An Inside Look from an Outsider’s Perspective

I didn’t really know what I was getting myself into when I decided to come to Alaska for the summer. In typical Cindy fashion, I got it stuck in my head that I wanted to go to Alaska…and then I made it happen. Was there really that much research that I needed to do? I mean…it’s part of the US, I speak the language, how different can it be? Well…as it turns out…very.

Cordova certainly has character – of which I am am big fan. Here are a few Cordova quirks that distinguish my little town from pretty much anywhere else I’ve lived.

“Saying Hi Means You’re Flirting”

As a female in a town filled with men, I get lots of unsolicited attention. No shouting or touching or obnoxious staring like in other countries…but an over-eagerness for conversation in the hopes that I’ll fall in love (or into bed) with whomever I’m speaking. I’m generally smiley and chatty and always have a witty comeback (No comments from the peanut gallery – you know who you are) or at least I put up a good front of conversing and feigning interest. In a town where saying hello is basically flirting…I’ve had to tailor my responses as to not feed the rumor mills. Or…at least feed them less.

Which brings me to my second point – men and women cannot be friends. Cordovans are super jealous. I’ve been warned by several friends, several times. If I talk to a man…it is obviously because I’m sleeping with him (oh boy). And if I see a guy in the grocery store who I know and he’s with his girlfriend…I’ve been instructed not to give him any more attention than I give her. Otherwise I’m likely to find myself in a fight. It’s a little like I’ve found myself in a grownup version of high school – all of the social rules, cliques, and behaviors tend to leave me scratching my head when friends explain to me the rules of the game.

And apparently the fears are generally based in reality. Most of the men that live here are fishermen and spend half of the year sleeping away from home. People are basically expected to cheat. Women, too. And the single people that stay here over the winter are so lonely after spending all those months in the cold and dark that “hello” is all they need to hear.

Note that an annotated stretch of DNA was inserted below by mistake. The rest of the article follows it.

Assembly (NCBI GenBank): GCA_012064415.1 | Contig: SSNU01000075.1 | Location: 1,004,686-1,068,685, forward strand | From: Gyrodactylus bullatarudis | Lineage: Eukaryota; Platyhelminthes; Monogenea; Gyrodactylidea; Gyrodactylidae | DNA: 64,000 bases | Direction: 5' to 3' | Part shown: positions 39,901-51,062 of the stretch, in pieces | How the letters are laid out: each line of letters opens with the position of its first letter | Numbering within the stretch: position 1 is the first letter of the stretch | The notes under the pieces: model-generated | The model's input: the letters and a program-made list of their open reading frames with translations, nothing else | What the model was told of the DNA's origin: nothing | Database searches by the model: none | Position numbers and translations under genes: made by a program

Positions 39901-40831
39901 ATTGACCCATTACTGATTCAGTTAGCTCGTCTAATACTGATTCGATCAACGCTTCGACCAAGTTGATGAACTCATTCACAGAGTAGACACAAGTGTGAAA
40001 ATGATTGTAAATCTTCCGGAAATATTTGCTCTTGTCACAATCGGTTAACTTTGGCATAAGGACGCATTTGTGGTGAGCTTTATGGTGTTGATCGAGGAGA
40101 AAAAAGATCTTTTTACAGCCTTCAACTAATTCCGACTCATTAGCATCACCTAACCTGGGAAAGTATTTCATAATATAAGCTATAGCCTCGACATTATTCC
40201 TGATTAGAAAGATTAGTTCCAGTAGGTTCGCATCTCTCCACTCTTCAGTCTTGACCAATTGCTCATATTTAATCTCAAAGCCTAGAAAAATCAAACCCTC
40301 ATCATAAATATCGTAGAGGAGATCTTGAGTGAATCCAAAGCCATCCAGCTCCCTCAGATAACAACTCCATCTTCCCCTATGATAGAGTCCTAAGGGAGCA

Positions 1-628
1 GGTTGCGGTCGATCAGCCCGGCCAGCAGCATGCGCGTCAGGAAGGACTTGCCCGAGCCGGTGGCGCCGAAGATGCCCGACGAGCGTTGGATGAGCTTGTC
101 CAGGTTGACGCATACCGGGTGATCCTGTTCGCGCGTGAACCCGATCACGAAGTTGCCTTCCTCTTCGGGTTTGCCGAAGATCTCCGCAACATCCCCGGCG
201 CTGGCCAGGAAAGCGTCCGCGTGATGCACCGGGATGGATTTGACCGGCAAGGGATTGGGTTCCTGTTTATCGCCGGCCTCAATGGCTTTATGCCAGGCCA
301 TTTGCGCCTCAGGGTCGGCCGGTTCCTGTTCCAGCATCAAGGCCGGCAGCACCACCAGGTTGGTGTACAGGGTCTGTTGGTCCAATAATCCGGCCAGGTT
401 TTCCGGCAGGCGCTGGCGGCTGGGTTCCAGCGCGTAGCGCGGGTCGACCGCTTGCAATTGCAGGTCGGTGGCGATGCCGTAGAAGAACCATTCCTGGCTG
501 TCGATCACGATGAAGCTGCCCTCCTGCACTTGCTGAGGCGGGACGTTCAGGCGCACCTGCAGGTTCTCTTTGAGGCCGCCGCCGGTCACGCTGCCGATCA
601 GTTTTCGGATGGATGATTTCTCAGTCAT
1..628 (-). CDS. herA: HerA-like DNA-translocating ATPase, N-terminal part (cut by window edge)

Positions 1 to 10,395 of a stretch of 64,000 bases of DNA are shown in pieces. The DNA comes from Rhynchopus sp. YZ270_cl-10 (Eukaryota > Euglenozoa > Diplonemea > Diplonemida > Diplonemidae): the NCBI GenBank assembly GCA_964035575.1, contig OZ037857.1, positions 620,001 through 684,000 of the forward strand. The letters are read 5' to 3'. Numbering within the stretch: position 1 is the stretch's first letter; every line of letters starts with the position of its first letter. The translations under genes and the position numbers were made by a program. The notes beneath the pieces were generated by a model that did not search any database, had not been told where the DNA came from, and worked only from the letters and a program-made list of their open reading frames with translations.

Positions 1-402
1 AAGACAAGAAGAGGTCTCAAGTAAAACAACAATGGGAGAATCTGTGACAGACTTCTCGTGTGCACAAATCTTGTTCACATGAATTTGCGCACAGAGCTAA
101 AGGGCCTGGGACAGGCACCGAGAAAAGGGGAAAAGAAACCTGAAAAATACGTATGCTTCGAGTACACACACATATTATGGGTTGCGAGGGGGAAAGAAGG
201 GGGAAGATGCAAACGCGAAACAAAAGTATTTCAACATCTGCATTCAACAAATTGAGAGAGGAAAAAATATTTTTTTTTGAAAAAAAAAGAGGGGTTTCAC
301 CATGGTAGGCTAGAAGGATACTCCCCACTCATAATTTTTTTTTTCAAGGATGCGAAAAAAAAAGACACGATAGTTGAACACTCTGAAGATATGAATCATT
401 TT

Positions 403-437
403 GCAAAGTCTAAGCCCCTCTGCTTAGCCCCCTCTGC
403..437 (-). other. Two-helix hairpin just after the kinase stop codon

Such a strange little bubble. It will be an interesting next few months to say the least…if nothing more than the people watching. Key word: watching. I hate drama and plan to avoid the aforementioned fights. Stay tuned.

Rain

It rains here. A lot. Basically every day. We’re currently in a 2-week stretch…forecasters say that we will have a sunny day in 12 days (May 15th). The clouds pass so low that I can’t even see the mountains looming over the town. The first day that I arrived…the sky was clear and the sun was shining. That was April 1. Since then…we’ve had two other days of sunshine.

I’ve invested in some rain gear, which makes a huge difference. Being able to splash around in my boots and rain pants with my big hood over my head keeps me warm and happy. And it means that I can still go on hikes and get out of the house when the weather isn’t too bad. It’s usually not. During this past month …I’ve kind of gotten used to it. It’s like living in a cold rain forest.

Just 12 more days. Bring on the sun 🙂

On a Scale of Crazy to Cordovan Crazy…

For the most part, the people here are your typical friendly, small town folks. Almost everyone I’ve met is very kind. For example, they’re always willing to give me a ride when I get one too many Amazon packages at the post office (which I greatly appreciate). There’s just this tight-knit sense of community, solidarity and being neighborly. I like it.

But I’ve been warned by locals. No judgement involved – but the people here…they are just a little…off. Any person who lives in Cordova will likely laugh and agree. And I say that with nothing but love for the people that I’ve met so far…in fact…they’re the ones that have shared the insight. People in Cordova spend all winter in the dark, they work intense hours for only a few months a year, and they live in a town with no road out (ferry/plane only). It takes a certain type of person. So…if a Cordovan tells you that someone is crazy…you listen. Cordovan crazy is a new level.

***

Here are some cool clouds I saw the other day on my way to the store – a wicked storm headed out to sea. The blue sky only lasted five minutes until it was chased off by the next storm system…but it was nice while it lasted! Soaking in that vitamin D 🙂

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